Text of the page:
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Long IslandObituaries

Thomas Karolyi dies; violinist and Huntington schools music teacher was 82

Thomas Karolyi, of Huntington, was a strings teacher

Thomas Karolyi, of Huntington, was a strings teacher and violinist. Credit: Adrienne Goldberg

Thomas Karolyi escaped the Holocaust and Communist Hungary and became a renowned Huntington schools music teacher and professional musician.

Karolyi died Sept. 8 in a Melville hospice from lung cancer, said his wife, Felicia Karolyi, of Huntington. He was 82.

Karolyi, a violinist and strings teacher in Huntington schools for 31 years, was a founding faculty member at J. Taylor Finley Junior High School in 1965. He later taught at Robert K. Toaz Junior High School and Huntington High School, introduced a music honors program to the district and prepped students for symphony auditions.

As an orchestra director he partnered with two other Huntington schools educators, choral director Andrew Housholder and band director Louis DiGennaro, to create one of the strongest music programs in New York State. Graduates include Dennis Parker, the former Detroit Symphony Orchestra cellist, and Peter Lurye, a composer whose credits include “The Magic School Bus.”

Tom Gellert, an alumnus who went on to direct music education in Harborfields schools, called the Huntington music program in the 1970s “the perfect alignment of the stars and planets as far as music education. I’ve never seen anything like it since.”

Karolyi spoke in an almost indecipherable Hungarian accent, Gellert recalled. He took an intense interest in his students but revealed almost nothing to them of his history or life outside of school.

In 1995, Karolyi spoke to Newsday about sponsoring a performance honoring the music of Holocaust victims at J. Taylor Finley. He said that it was not morose, but rather "composed to help sustain the human spirit, living under the most adverse conditions, and much of it is quite exuberant."

Thomas Karolyi was born in Budapest on Jan. 11, 1936, the only child of Gyula and Ilona Karolyi, a machinist and homemaker. They were Jews in an Axis nation that fell under German occupation in 1944.

In a span of months, more than 500,000 Jews — about 60 percent of Hungary’s Jewish population in 1941 — died of malnutrition or were murdered, according to the United States Holocaust Museum.

Karolyi’s father was sent to a labor camp in 1944 but trudged through swamps to escape. While German troops patrolled Budapest and allied bombers flew overhead, the family hid in a basement room of their apartment building for weeks at a time. “They were crammed in a room in total darkness,” Felicia Karolyi said.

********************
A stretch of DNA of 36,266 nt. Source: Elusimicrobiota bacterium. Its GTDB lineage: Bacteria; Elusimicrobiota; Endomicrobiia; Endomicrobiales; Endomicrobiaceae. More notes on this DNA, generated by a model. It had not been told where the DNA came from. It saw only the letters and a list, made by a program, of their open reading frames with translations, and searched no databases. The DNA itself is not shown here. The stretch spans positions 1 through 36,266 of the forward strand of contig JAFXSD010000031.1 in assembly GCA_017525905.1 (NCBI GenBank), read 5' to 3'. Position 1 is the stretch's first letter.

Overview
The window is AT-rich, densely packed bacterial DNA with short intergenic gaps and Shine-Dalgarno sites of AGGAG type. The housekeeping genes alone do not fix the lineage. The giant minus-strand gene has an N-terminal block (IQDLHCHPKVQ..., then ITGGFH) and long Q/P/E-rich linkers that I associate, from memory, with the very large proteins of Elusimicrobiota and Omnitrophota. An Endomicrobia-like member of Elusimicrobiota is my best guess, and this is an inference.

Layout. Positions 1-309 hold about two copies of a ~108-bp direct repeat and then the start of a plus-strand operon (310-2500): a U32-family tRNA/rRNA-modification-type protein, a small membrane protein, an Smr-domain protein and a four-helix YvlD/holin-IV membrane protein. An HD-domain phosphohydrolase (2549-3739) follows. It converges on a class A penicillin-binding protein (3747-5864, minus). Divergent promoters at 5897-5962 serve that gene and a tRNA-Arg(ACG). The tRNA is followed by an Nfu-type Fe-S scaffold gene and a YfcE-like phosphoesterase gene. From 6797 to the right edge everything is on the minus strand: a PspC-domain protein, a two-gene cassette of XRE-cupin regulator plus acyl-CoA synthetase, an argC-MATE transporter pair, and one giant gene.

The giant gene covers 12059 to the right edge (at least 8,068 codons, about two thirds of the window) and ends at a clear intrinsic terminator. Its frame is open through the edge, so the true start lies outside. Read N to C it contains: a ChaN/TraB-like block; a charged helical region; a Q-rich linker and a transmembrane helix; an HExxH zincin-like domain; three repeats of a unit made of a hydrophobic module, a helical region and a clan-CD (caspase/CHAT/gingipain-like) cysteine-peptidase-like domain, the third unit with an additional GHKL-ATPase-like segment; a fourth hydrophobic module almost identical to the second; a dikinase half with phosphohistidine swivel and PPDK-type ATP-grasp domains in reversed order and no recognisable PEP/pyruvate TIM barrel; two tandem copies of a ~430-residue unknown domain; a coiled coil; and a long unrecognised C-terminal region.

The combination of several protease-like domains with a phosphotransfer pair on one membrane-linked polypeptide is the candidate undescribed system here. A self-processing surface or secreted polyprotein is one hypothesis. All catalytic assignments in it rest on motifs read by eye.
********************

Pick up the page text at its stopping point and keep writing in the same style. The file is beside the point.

Karolyi spent his teen years in Communist Hungary but defected in 1956 after Soviet forces crushed a popular revolution there.

He reached New York City in 1957, living first in the Williamsburg, Brooklyn, home of a family friend, and attended Queens College, graduating with a bachelor’s degree in music and a master's in music education.

In 1966 he married the former Felicia Weitzman, a fellow student.

Karolyi put himself through school playing gigs in what was then an energetic Hungarian restaurant and nightlife scene in New York City. When that scene petered out he played weddings, bar mitzvahs, dances and society events across Long Island, New York and New Jersey several nights a week after teaching.

For decades, he was part of a trio that played Sunday brunches at the private Metropolitan Club in Manhattan, drawing on a repertoire of hundreds of standards and folk songs he knew by heart.

Gellert was years out of high school when he first heard Karolyi playing professionally at the Essex House, a luxury hotel in Manhattan. “I was floored,” he said, realizing that his teacher had led a “secret life as a world-class sideman. … He was so modest, we never really suspected he had this incredible talent.”

It dawned on him too that his teacher must have been exhausted on those school day mornings long ago: “We’d see him in the morning knocking back coffee. It turned out he was out playing gigs.”

Thomas Karolyi played his last gig on New Year's Day at the Metropolitan Club, Felicia Karolyi said. By then, his grueling schedule had slowed. "He never touched a violin again," she said. "He didn’t go to the piano to sit down. It was like a door had closed."

Besides his wife, Karolyi is survived by their two daughters, Tara Monique Karolyi of Huntington and Adrienne Dawn Goldberg of White Plains; and Goldberg's children, Zachary, Shoshana and Gabriel.

Karolyi was buried Sept. 9 at Cedar Park Cemetery in Paramus, New Jersey. His family plans to celebrate his life with his fellow musicians and former students in a private event at Temple Beth El in Huntington in November.

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